You said, ‘Tell me a story?’

‘What sort of story?’

‘A story about love,’ you said.

‘Ah, but I know nothing about that.’

‘Nothing?’ You moved closer, your breath warm on my neck. You whispered, ‘please.’

So I told you about my grandmother’s letters. How we found them in a parcel beneath folded linen.

After we’d read the first we regretted our intrusion. But we read the rest regardless.

They were addressed to her but written in her own hand and signed with the initials she’d had before she married. Your love forever, C.S.

My Grandfather, though his surname was Hansen, had the given names Charles Stanley. A blacksmith by trade, he never learned to read or write. He’d had her write his love letters to her. ‘Imagine that. Sitting together across a table dictating your affections.’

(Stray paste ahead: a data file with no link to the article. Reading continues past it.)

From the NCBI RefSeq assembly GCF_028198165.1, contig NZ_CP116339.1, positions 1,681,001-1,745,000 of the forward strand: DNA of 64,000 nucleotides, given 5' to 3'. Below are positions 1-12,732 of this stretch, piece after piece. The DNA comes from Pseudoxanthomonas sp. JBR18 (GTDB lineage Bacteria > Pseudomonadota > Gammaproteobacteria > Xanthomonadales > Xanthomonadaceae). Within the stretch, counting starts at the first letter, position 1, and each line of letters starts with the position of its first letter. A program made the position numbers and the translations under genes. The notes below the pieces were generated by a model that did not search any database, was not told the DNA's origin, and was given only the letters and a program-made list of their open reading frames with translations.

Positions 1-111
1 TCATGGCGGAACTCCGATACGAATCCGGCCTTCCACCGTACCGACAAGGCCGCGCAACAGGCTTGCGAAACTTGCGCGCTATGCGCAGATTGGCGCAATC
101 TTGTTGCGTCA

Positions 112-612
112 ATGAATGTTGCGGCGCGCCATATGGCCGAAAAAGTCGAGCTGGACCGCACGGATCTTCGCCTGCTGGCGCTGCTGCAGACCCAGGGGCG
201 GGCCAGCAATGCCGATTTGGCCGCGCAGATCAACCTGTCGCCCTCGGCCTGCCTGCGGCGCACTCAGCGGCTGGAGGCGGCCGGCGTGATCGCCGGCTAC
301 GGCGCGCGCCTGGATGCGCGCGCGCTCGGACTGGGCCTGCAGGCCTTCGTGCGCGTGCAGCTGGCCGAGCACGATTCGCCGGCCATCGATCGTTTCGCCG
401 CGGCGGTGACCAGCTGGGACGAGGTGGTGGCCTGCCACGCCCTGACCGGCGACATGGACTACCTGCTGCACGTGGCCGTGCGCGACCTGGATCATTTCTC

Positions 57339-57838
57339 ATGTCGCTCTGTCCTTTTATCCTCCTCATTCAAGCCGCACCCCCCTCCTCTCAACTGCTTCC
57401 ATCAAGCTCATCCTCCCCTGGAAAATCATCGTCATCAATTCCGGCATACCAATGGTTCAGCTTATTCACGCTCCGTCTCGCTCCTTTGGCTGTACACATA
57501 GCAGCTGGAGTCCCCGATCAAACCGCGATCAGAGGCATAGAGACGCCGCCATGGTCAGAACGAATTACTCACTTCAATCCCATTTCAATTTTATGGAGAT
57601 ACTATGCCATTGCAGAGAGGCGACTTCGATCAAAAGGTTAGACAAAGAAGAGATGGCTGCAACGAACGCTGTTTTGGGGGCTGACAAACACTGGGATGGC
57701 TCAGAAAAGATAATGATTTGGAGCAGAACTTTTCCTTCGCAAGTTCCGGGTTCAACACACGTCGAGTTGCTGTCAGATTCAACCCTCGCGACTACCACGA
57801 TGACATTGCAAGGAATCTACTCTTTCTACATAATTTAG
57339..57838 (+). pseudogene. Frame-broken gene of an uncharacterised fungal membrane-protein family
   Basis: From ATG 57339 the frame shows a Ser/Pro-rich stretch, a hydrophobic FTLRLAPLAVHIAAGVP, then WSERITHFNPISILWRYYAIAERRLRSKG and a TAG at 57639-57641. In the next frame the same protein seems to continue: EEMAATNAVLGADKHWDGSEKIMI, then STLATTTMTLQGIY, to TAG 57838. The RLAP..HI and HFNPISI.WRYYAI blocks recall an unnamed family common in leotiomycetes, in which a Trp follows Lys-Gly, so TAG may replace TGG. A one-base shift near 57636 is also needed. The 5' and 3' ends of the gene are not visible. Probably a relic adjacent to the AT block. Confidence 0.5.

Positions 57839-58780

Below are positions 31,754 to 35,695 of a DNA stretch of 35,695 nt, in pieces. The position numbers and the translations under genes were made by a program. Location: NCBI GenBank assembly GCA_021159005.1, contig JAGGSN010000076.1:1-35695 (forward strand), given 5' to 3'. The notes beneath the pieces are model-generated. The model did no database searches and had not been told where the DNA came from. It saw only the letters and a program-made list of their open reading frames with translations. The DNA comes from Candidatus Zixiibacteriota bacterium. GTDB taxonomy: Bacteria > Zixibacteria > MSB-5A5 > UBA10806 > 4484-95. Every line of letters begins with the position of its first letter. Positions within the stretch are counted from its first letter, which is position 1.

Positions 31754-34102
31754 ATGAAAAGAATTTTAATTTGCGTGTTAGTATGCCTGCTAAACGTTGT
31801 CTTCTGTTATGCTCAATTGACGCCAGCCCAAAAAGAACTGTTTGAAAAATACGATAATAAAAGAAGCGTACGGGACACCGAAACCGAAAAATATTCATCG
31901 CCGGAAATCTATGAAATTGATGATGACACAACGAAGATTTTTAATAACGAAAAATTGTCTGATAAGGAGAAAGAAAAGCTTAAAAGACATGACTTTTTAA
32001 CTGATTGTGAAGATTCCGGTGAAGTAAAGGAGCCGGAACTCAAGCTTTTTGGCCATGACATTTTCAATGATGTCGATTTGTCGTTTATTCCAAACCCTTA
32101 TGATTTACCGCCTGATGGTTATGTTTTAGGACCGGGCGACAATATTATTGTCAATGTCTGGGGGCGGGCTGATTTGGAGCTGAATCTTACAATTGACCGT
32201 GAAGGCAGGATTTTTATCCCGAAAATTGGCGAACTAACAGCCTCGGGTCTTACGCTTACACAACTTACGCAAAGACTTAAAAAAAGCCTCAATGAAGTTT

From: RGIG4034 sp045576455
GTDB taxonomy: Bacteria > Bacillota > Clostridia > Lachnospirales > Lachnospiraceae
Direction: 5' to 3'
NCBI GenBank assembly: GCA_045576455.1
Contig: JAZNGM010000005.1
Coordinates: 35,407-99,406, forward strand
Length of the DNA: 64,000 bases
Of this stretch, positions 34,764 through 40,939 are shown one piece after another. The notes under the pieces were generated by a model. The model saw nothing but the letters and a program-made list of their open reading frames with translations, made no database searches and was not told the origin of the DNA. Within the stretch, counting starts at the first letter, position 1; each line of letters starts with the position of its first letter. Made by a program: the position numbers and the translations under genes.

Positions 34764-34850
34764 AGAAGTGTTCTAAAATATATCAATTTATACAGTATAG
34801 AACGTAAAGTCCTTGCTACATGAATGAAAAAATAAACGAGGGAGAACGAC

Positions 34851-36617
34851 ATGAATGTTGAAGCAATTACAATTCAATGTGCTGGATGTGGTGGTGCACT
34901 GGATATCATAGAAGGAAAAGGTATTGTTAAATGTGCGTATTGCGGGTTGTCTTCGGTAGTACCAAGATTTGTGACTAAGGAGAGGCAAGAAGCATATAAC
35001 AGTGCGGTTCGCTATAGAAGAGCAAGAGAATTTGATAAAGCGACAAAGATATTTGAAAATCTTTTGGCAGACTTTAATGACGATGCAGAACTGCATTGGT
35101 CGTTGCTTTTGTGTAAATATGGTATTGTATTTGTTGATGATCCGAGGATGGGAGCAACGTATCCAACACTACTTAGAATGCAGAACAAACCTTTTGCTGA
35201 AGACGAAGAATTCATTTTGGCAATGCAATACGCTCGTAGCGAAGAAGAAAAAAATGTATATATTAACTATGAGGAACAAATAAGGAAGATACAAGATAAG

When I finished telling Grandma’s story you said thank you. You kissed me and asked if I’d tell you another the next day. Each night you repeated the request. I fear one night no story will come. But more than that I fear the night when you no longer ask for a story the next day.

 

2011-Richard Holt / small stories about love (smallstoriesaboutlove.wordpress.com)

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